My favorite thing about Guardians of the Galaxy was Karen Gillan’s Nebula, so you can probably guess what I thought of the film. Review here.
My review of Magic in the Moonlight is here ….
© deborah feingold photography
The Lollipop Shoot
I’m a day late, but Happy Birthday Madonna!
This is the trailer for Summer Hours, the film I mentioned in the previous post. It’s a favorite of mine, available on Criterion, and I recommend it highly as a sort of counterpoint to The Goldfinch on the question of man’s relationship to art, I’d like to watch it again and write something longer if time permits.
It took me quite a while to read this in the midst of some theater projects, and during that time I saw articles and read tweets about how the book had become a sort of flashpoint for readers and critics. For every “highbrow” critic like James Wood (who not only doesn’t like this book but is alarmed that anyone else does) there are more than enough readers carried along by the tale of Theodore and his painting to sustain an almost 800-page novel on the the bestseller lists for months. On balance, I think I’m fine with that.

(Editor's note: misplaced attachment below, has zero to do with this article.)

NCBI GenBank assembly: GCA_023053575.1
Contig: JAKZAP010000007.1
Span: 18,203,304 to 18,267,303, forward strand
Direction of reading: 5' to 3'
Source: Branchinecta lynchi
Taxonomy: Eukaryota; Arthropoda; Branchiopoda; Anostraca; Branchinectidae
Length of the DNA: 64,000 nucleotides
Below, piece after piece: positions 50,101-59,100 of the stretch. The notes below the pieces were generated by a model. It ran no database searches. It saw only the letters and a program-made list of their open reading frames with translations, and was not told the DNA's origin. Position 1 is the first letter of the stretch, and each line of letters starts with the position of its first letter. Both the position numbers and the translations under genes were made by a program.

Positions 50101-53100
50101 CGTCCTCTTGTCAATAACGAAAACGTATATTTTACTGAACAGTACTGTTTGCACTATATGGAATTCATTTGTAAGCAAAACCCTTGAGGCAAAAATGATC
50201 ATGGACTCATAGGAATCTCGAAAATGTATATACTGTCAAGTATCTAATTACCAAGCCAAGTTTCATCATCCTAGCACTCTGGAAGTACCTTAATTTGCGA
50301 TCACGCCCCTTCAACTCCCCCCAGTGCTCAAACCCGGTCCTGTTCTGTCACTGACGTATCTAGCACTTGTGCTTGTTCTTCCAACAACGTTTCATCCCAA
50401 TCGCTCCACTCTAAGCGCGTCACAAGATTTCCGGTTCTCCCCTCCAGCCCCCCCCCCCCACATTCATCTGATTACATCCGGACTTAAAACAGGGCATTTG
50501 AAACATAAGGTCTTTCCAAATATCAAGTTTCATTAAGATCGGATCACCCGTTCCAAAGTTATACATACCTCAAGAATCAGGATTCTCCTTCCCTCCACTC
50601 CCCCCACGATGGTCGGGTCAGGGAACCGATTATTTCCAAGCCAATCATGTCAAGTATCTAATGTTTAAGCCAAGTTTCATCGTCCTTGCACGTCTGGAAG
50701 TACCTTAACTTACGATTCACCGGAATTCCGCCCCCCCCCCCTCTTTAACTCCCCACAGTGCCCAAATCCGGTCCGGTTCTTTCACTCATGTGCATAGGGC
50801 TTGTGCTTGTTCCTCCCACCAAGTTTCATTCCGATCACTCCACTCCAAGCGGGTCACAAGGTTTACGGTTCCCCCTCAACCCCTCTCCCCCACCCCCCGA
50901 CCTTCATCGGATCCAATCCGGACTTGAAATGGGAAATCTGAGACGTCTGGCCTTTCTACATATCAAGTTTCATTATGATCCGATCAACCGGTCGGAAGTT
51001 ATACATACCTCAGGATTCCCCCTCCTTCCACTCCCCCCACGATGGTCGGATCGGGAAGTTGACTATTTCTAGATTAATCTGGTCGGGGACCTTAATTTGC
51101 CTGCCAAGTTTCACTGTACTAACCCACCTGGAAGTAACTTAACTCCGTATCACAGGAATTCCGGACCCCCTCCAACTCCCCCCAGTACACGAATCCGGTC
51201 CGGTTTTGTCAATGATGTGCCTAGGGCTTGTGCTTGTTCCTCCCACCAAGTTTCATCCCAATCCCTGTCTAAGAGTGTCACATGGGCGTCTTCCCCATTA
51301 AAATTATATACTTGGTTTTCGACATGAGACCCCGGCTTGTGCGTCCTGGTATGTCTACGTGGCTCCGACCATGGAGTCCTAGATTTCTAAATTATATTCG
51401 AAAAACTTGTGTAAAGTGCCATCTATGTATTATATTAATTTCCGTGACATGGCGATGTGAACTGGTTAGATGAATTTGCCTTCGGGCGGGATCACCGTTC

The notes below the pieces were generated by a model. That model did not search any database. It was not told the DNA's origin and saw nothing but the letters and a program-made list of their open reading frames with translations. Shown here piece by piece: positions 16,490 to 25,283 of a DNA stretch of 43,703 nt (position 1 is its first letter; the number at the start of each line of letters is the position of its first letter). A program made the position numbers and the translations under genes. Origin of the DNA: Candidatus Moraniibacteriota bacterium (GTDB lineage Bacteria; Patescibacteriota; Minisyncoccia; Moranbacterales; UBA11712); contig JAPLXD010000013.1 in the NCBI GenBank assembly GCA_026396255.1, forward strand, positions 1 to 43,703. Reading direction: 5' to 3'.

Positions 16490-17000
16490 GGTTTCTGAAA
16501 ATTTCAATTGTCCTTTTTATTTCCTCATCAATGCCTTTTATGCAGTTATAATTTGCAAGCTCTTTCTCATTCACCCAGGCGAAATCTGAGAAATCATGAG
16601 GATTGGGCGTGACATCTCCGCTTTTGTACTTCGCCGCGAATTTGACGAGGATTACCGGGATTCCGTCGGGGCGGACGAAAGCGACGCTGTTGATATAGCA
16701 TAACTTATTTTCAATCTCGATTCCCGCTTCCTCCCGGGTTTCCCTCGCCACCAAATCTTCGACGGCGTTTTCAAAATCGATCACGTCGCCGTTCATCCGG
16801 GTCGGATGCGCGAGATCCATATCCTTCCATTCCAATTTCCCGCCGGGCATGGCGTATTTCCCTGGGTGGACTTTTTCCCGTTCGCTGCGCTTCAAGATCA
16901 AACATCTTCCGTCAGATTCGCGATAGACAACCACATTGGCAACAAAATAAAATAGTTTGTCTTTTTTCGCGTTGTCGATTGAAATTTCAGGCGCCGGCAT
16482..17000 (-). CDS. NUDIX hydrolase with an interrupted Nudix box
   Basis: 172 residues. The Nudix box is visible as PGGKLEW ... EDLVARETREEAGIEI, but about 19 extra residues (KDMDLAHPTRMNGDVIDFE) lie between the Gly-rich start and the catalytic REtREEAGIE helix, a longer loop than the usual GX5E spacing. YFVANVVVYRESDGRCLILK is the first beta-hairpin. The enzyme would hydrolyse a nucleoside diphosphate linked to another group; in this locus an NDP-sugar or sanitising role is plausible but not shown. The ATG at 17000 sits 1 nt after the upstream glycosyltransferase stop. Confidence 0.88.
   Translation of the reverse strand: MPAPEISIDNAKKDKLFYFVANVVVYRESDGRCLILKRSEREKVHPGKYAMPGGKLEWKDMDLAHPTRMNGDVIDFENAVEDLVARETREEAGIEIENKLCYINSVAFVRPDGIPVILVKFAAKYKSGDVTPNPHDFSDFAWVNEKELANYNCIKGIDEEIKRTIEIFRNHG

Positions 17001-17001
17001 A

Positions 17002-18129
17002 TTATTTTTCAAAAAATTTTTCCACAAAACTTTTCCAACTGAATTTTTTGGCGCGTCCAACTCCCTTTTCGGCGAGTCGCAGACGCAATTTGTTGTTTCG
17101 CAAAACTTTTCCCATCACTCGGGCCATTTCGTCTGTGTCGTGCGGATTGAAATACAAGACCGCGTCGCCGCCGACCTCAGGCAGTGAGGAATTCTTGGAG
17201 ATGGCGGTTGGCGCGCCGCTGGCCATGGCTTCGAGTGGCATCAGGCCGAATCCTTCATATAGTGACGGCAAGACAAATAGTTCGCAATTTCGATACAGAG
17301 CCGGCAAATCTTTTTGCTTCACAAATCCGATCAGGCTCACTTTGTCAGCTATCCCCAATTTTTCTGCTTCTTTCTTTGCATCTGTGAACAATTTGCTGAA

I won’t restate the plot, you can find that elsewhere. Where do I stand on the novel itself? I think it’s a great story but not a great novel. Donna Tartt (whose other novels I haven’t read) can move a plot along, and the book is crammed with incident and rarely drags. (The Vegas section could have been tighter.) That said, Tartt moves very awkwardly to a sort of grand statement of themes at the end. Theodore is recounting his adventures in retrospect, and his summing up is an attempt to make the case that our highest purpose is to keep beauty in the world both for it’s own sake and so others can benefit from it. Given everything that’s happened in the preceding pages, this idea seems more than a little hollow. Is Theodore not concerned with the friends and loved ones he has kept at a distance? There’s only one character to whom Theodore expresses any remorse or introspection over his behavior, otherwise his concerns at the end of the novel feel entirely aesthetic. I was put in mind of the French film Summer Hours - which has a very different view of man’s relationship to objects - while reading the closing pages of The Goldfinch, and I’d recommend that film to anyone still thinking about the argument Tartt makes in the final pages. The Goldfinch will be with us for awhile during its lengthy paperback run as a bestseller and probably as a film or TV series. I suspect the Pulitzer it won will come to be regarded in the same way as the prize given to the musical Rent, as a sort of thank you for revitalizing interest in the form. Despite its length The Goldfinch winds up a low-calorie pleasure.
RIP Robin Wiliams, a huge talent whose abilities rarely seemed to find the proper vehicle…….
My review of Richard Linklater’s excellent Boyhood is here……